NewEnergyNews: The Hard Choices In The Climate Crisis


Gleanings from the web and the world, condensed for convenience, illustrated for enlightenment, arranged for impact...

The challenge now: To make every day Earth Day.


  • FRIDAY WORLD HEADLINE-Economic Stimulus and Global New Energy
  • FRIDAY WORLD HEADLINE-Money For New Energy


  • TTTA Wednesday-ORIGINAL REPORTING: California Regulators See Increased Value In Customer-Owned Resources
  • TTTA Wednesday-The Big Benefits From Pricing Carbon

  • Monday Study – Energy Efficiency Vs. Long Duration Storage

  • Weekend Video: Power System Targeted By Drone Attack
  • Weekend Video: Busy Beavers Hold Back The Climate Crisis
  • Weekend Video: Texas Power System Solutions Shot Down

  • FRIDAY WORLD HEADLINE-Stand Up To Protect The Planet
  • FRIDAY WORLD HEADLINE-More New Energy Needed Now
  • --------------------------


    Founding Editor Herman K. Trabish



    Some details about NewEnergyNews and the man behind the curtain: Herman K. Trabish, Agua Dulce, CA., Doctor with my hands, Writer with my head, Student of New Energy and Human Experience with my heart




      A tip of the NewEnergyNews cap to Phillip Garcia for crucial assistance in the design implementation of this site. Thanks, Phillip.


    Pay a visit to the HARRY BOYKOFF page at Basketball Reference, sponsored by NewEnergyNews and Oil In Their Blood.

  • ---------------
  • WEEKEND VIDEOS, December 4-5:
  • Illinois Is 16TH State With 100% New Energy Commitment!
  • General Motors Is Seizing The EV Opportunity
  • How To Lose The EV Opportunity

    Friday, November 05, 2021

    The Hard Choices In The Climate Crisis

    Even the greenest among us have not yet confronted the hard choices of climate change; The political efforts to achieve the goal of limiting the increase in global temperatures must heat up as fast as scientists tell us the planet is

    Kenneth Rogoff, November 2, 2021 (MarketWatch)

    “…[Despite the potential of green energy sources, the] hard fact is that fossil fuels still account for 80% of global energy, as they did when governments signed the Paris climate agreement to much fanfare at COP21 six years ago…Achieving “net-zero” CO emissions by 2050, by which time the world may have 2 billion more people than it does now, requires some hard choices…[The International Energy Agency World Energy Outlook] strikes an optimistic note by placing greater emphasis on what can be done to limit global warming…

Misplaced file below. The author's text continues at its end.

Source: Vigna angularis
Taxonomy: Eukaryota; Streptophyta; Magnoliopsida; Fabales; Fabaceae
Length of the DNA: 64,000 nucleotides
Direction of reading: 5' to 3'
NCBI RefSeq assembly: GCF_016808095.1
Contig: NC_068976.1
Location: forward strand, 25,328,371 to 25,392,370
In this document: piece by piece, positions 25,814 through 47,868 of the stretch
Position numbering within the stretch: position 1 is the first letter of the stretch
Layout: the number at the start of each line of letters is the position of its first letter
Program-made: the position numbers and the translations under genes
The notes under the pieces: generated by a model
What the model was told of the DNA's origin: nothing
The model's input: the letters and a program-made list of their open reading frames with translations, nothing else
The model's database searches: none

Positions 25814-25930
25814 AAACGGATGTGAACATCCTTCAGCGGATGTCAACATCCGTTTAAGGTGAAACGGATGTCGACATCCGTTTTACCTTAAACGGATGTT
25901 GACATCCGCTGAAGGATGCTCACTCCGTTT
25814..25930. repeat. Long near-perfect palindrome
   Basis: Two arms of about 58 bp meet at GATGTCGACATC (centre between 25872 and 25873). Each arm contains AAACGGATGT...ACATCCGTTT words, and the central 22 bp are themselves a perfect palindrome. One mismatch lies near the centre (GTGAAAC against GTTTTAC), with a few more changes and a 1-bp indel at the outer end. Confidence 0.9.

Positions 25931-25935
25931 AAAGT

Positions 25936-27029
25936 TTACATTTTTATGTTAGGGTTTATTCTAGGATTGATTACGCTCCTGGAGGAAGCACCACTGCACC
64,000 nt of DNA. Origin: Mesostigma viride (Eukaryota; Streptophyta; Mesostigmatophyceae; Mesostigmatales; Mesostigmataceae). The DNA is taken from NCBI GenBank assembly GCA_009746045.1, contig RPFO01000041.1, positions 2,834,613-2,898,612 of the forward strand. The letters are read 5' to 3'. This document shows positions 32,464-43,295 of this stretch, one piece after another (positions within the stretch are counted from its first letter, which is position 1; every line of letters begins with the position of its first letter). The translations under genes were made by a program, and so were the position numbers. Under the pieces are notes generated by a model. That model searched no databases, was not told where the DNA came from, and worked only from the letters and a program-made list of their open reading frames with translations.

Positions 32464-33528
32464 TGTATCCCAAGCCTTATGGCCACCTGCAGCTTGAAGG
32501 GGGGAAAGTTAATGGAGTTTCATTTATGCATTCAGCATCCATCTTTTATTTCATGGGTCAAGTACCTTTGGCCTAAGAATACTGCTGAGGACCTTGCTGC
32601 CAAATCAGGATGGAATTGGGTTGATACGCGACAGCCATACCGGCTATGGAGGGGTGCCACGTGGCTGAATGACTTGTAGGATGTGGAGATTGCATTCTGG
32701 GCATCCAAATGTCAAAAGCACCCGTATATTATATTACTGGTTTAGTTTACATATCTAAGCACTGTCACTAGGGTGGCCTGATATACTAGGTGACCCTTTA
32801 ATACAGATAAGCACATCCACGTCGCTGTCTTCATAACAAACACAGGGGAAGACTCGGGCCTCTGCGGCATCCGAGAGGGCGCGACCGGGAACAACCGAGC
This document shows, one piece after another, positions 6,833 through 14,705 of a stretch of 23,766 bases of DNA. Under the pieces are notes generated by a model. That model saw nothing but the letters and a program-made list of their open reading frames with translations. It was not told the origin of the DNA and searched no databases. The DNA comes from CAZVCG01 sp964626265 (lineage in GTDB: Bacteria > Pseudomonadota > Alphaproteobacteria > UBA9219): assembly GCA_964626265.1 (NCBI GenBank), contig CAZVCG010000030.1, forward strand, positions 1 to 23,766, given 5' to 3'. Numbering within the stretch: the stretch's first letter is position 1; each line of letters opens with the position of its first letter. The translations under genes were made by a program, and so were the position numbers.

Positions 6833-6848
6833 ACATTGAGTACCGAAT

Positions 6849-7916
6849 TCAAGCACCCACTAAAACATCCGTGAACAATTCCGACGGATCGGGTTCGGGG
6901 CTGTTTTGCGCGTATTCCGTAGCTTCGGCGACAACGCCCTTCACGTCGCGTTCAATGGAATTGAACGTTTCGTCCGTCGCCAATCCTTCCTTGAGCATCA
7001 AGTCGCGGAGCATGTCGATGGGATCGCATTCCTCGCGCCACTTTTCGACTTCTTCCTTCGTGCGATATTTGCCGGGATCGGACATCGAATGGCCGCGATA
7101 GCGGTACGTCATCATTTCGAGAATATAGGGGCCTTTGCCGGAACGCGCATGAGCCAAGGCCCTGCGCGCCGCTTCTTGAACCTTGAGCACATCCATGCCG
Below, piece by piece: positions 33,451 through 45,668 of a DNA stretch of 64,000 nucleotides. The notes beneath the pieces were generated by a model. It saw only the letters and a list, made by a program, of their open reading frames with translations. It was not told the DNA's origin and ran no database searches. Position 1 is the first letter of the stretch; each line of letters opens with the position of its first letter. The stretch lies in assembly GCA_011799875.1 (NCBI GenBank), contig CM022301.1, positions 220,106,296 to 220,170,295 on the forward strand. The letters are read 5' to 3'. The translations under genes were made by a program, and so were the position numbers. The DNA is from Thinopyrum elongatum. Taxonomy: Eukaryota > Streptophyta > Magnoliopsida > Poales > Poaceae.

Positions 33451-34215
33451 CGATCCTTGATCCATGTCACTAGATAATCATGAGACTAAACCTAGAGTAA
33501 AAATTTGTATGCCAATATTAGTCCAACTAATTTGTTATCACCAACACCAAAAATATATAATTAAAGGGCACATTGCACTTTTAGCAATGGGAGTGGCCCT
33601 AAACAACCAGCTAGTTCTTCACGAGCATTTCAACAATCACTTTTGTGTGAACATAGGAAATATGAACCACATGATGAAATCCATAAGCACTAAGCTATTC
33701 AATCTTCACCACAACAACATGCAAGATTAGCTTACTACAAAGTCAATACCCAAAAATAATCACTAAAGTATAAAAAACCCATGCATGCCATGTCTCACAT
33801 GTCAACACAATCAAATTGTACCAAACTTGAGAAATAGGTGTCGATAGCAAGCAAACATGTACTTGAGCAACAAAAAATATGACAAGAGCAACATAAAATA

But at the same time, “keeping the door to 1.5°C open” seems to involve so many moving parts, innovations, adaptations, and, yes, sacrifices, that it is hard to see how it will work without the global carbon price most economists regard as necessary…[A] carbon tax remains political anathema in the United States…[The European Union Emissions Trading System (a cap-and-trade alternative to a carbon tax), has made more progress on carbon pricing. Even so, the scheme currently covers only about 50% of the EU’s greenhouse-gas emissions and gives many allowances for free…

    …[Even with a global carbon tax,] the world would still need a mechanism for transferring resources and know-how to developing economies to prevent them from becoming the major emitters of the future…Buy-in from developing countries is essential. Coal, which accounts for 30% of global CO2 emissions, is cheap and plentiful in countries such as India and China…[Streamlined permitting of wind and solar, existing and new nuclear options, and natural gas as a transitional resource must be considered because “net-zero” CO2 emissions by 2050] requires some hard choices…” click here for more


    Post a Comment

    << Home